Carbon dioxide

Exposure to carbon dioxide deprives individuals of oxygen, and depending on dose, can lead to anoxia or asphyxiation in various tissues, as well as the accumulation of acid metabolites that can impair physiological processes, especially in the nervous system (Nicolas and Sillans, 1989). Exposure to carbon dioxide can result in premature aging and reduced lifespan of worker honey bees (e.g., Mackensen, 1947; Austin, 1955; Woyciechowski and Moron, 2009), as well as affect behaviour and memory (Erber, 1975; Nicolas and Sillans, 1989). Although, exposure to carbon dioxide can influence intra-host parasite development (Czekońska, 2007), it is uncertain if honey bees exposed to the gas are subsequently more susceptible to parasitic diseases.

Phenotypic response to carbon dioxide is dose-dependent. Whereas large dosages and long exposure of carbon dioxide (i.e., >95 % for 105 minutes) result in significant mortality and behavioural changes (Rueppel et al., 2010), much shorter exposure duration can still affect workers. For example, pure carbon dioxide treatments greater than 15 seconds influenced sucrose response, foraging behaviour, and survival, although, in some cases certain symptoms may abate over time (Ebadi et al., 1980; Pankiw and Page, 2003). Similar to workers, queens receiving a carbon dioxide anaesthetic can also exhibit symptoms; for example, higher carbon dioxide: nitrogen ratios resulted in significantly earlier oviposition events (Chuda-Mickiewicz et al., 2012). More details on anaesthetizing queens can be found in the BEEBOOK paper on instrumental insemination (Cobey et al., 2013). To immobilise worker honey bees using carbon dioxide, researchers should provide individuals to pure gas for 10-15 seconds (Ebadi et al., 1980); this should render individuals unconscious for approximately 15-30 seconds.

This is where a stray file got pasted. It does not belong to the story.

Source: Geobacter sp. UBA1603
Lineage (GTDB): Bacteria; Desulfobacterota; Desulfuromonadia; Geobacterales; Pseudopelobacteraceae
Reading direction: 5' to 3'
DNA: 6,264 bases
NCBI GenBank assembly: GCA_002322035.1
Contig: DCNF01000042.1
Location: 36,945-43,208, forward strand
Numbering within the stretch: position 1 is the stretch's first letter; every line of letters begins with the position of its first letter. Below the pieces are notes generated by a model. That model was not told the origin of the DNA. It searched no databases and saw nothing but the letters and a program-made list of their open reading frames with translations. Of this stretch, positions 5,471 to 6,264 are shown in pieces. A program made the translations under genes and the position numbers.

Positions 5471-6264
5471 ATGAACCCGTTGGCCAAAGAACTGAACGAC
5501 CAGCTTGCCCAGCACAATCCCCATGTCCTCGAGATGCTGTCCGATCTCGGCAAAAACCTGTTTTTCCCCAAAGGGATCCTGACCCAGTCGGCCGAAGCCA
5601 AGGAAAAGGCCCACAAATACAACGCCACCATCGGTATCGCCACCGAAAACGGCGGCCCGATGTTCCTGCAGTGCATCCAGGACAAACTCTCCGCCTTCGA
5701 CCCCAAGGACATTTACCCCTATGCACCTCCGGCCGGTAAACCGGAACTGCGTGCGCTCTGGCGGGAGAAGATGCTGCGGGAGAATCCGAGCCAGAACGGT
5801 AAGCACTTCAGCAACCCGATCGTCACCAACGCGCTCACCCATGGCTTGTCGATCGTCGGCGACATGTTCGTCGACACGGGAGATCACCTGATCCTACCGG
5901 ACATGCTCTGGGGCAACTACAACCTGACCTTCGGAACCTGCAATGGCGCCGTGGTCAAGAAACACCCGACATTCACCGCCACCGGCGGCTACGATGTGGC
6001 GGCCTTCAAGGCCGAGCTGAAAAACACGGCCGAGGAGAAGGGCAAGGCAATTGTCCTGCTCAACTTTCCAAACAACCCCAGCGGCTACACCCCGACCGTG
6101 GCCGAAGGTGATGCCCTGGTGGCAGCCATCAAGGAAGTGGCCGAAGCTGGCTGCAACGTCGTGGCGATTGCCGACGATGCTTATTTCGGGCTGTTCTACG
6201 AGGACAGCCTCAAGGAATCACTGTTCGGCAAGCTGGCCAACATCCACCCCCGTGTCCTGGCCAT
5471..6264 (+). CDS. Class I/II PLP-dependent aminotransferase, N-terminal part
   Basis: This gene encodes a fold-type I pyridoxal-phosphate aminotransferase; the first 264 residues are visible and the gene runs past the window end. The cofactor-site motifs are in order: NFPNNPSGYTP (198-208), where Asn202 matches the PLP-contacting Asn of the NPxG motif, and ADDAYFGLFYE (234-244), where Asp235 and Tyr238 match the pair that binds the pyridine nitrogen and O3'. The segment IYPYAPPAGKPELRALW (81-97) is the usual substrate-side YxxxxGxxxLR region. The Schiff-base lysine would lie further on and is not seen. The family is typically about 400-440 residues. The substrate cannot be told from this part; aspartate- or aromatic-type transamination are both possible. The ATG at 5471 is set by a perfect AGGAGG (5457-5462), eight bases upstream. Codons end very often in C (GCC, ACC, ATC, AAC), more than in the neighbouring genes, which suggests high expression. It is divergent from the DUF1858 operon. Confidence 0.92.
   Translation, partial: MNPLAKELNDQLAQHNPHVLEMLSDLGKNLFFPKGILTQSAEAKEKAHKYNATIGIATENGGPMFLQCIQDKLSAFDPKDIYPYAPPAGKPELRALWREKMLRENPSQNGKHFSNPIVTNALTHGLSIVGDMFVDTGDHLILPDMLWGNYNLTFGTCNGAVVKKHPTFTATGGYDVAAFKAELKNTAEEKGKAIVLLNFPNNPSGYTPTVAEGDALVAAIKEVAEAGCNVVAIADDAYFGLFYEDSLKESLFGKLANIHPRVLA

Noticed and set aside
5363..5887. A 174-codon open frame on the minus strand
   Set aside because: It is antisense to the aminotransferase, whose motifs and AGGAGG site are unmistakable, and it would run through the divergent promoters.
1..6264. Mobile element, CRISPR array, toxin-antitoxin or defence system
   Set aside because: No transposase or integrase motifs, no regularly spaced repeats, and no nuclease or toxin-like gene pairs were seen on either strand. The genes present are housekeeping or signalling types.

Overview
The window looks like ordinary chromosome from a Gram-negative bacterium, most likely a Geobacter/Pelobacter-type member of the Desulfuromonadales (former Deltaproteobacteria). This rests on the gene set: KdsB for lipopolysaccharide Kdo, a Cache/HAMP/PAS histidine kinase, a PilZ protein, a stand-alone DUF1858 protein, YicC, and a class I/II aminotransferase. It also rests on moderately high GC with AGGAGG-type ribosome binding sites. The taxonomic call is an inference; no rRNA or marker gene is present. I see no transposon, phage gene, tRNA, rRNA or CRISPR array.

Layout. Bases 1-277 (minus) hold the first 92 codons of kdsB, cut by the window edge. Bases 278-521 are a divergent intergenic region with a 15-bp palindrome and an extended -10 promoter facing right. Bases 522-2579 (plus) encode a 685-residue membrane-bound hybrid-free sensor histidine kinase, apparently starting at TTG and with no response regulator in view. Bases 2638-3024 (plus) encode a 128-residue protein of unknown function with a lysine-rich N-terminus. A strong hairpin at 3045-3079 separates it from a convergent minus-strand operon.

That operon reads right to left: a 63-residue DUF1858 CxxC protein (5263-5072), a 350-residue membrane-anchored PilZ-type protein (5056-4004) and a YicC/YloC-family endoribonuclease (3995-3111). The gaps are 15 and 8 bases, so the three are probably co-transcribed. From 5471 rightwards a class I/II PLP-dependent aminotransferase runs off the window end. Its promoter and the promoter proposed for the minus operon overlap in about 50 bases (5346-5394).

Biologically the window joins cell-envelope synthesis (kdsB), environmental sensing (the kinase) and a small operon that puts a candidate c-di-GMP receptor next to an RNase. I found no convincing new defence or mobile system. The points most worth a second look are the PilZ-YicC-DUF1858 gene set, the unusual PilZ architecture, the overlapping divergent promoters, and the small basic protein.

Protocol to immobilise bees with carbon dioxide:

  1. Place honey bees in a well-ventilated cage.
  2. Transfer the cage to a sealable plastic container with a small opening in the lid.
  3. Place the caged honey bees at the bottom of the sealed container as an added precaution to ensure full carbon dioxide exposure (Ebadi et al., 1980), since carbon dioxide is heavier than air.
  4. Connect a tube to the gas source (carbon dioxide bottle).
  5. Insert the other end of the tube into the opening of the plastic container lid.
  6. Provide constant supply of carbon dioxide (e.g., 100 ml per minute) for 10-15 seconds.